After the Reformation had practically halted the construction of new church buildings, the waning masonic lodges began to admit "honorary" or nonworking members to their ranks. The original lodges were unquestionably orthodox in their adherence to the Catholic religion that they served so admirably. One of the earliest masonic charges reads: "The first charge is that you shall bee true man to God and holy church, and that you use no heresie or error by your understanding or by teachings of indiscreet men."

Eventually the honorary members outnumbered the operative masons, more or less dispossessed the active members, and took over the symbols and secret signs of the lodges to form what we know as speculative Masonry. Members were expected to believe in God and in the immortality of the soul, but otherwise their religious views were completely irrelevant to the lodge.

In 1717 a governing authority known as the "Grand Lodge of England" was established at a meeting of four surviving lodges in the Apple Tree Tavern in London. Two Protestant clergymen, Dr. John Theophilus Desaguliers and Dr. James Anderson, were instrumental in setting up the self-styled governing body. Not all lodges were willing to submit to the rule of the new Grand Lodge, but by 1725 the original four lodges had grown to sixty four, of which fifty were in London. The Craft captured the fancy of certain members of the English aristocracy after 1721, and they in turn were flattered by the brethren. The first royal Grand Master took office in that year, and this position has since then been reserved to a nobleman.

Originally, some lodges worked one degree, and others, two. The Hieratic legend that forms the basis for the present Master Mason degree was introduced by Anderson sometime after 1720; the three degree system was not adopted until 1730.

Anderson prepared a new Book of Constitutions in 1723 that spelled out the new policy of the lodge toward religious affiliation.
A Mason is obliged by his Tenure, to obey the Moral Law, and if he rightly understand the Art, he will never be a stupid Atheist nor an irreligious Libertine. But though in ancient times Masons were charged in every country to be of the Religion of that Country or Nation, whatever it was, yet ‘tis now thought more expedient only to oblige them to that Religion in which all Men agree, leaving their particular opinions to themselves, that is, to be good Men and true, or Men of Honour and Honesty, by whatsoever Denominations or Persuasions they may be distinguished.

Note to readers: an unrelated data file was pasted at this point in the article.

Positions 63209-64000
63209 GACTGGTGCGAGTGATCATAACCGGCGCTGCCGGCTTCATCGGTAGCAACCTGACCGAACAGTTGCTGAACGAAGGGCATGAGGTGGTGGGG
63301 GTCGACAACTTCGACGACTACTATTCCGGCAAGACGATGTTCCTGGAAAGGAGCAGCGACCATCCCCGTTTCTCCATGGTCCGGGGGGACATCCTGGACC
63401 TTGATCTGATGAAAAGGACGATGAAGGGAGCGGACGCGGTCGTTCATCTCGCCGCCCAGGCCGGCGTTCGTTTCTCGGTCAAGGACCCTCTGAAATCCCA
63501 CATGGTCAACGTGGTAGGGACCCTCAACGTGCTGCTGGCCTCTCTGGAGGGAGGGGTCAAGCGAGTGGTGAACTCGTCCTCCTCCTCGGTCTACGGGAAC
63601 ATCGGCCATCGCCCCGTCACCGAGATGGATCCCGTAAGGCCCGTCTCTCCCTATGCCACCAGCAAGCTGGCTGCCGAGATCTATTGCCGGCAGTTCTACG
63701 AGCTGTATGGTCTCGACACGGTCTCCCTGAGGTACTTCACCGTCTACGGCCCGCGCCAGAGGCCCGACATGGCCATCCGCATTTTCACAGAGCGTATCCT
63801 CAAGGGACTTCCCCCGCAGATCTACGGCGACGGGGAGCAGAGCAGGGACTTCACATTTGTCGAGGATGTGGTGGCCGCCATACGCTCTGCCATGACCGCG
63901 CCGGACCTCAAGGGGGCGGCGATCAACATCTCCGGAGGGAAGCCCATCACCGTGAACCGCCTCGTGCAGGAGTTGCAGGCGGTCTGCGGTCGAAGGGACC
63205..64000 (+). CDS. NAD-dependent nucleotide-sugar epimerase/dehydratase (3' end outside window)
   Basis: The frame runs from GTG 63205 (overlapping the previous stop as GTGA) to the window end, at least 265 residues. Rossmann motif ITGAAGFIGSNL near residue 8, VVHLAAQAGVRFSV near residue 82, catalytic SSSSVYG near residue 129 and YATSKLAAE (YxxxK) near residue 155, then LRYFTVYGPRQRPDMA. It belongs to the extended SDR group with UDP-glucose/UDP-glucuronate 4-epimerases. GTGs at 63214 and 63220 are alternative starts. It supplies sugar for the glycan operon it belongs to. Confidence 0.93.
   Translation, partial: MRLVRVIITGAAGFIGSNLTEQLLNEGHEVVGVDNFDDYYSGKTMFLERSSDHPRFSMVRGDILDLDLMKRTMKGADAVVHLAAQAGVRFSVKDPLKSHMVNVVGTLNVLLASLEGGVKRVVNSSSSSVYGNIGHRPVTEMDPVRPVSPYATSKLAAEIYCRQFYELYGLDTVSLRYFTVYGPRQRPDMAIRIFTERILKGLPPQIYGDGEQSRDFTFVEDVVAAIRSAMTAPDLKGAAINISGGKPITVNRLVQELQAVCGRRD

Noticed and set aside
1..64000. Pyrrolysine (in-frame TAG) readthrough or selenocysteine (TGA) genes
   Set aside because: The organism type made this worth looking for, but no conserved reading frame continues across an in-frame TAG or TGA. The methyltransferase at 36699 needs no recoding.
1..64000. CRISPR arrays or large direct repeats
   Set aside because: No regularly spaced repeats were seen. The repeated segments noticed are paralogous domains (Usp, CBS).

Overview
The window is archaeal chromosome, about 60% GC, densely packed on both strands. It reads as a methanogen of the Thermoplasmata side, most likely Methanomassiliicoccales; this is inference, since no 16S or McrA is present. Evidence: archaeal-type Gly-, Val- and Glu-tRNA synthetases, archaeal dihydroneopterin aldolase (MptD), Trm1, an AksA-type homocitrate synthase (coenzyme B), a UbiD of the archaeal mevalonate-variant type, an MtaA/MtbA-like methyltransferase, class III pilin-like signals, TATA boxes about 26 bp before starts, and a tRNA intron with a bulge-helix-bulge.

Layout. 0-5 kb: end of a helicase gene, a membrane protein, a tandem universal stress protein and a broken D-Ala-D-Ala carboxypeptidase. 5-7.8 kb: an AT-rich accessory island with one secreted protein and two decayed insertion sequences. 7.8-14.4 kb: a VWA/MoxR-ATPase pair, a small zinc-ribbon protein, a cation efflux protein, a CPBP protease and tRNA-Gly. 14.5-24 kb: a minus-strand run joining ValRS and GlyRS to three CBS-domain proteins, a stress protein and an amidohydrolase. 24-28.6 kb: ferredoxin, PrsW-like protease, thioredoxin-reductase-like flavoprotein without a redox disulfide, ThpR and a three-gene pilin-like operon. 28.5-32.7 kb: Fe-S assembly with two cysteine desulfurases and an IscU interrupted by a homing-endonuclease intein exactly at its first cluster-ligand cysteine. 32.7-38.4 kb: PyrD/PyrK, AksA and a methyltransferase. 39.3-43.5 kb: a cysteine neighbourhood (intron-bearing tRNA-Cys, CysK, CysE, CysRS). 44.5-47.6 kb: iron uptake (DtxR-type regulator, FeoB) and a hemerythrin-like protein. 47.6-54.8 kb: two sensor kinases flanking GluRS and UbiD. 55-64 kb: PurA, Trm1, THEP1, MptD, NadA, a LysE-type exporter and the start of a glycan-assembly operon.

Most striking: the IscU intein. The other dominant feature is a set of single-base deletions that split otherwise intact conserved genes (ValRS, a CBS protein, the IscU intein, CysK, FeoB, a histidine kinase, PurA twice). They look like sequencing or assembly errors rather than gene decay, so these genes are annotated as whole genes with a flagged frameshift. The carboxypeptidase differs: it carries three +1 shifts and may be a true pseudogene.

Obviously the religion to which masons in medieval times were expected to adhere was Roman Catholicism, since it was the religion of Europe. Obviously, too, the "Religion in which all Men agree" is not Catholicism or Christianity, since many men do not agree with the central theological positions of Christianity. These central beliefs are relegated to the role of "particular opinions".

This change in policy opened the door to membership by Jews, Deists, and Muslims but supposedly barred atheists and polytheists. Jews might well feel at home in the lodge, since the Hiram Abiff legend was built on the Old rather than the New Testament, and the Craft borrowed most of its terminology from the Hebrew scriptures. The core of Masonry, that mankind has suffered a great loss that eventually will be recovered, could easily be understood to mean the loss of the Temple and of Jewish nationhood.

Although the aristocrats took up the Masonic hobby, the lower classes often sneered at the Masonic folderol and snob appeal and enjoyed pelting participants in Masonic processions. The lodges continued to meet in taverns and were known as convivial associations. Before mid-century, the first published exposes began to appear.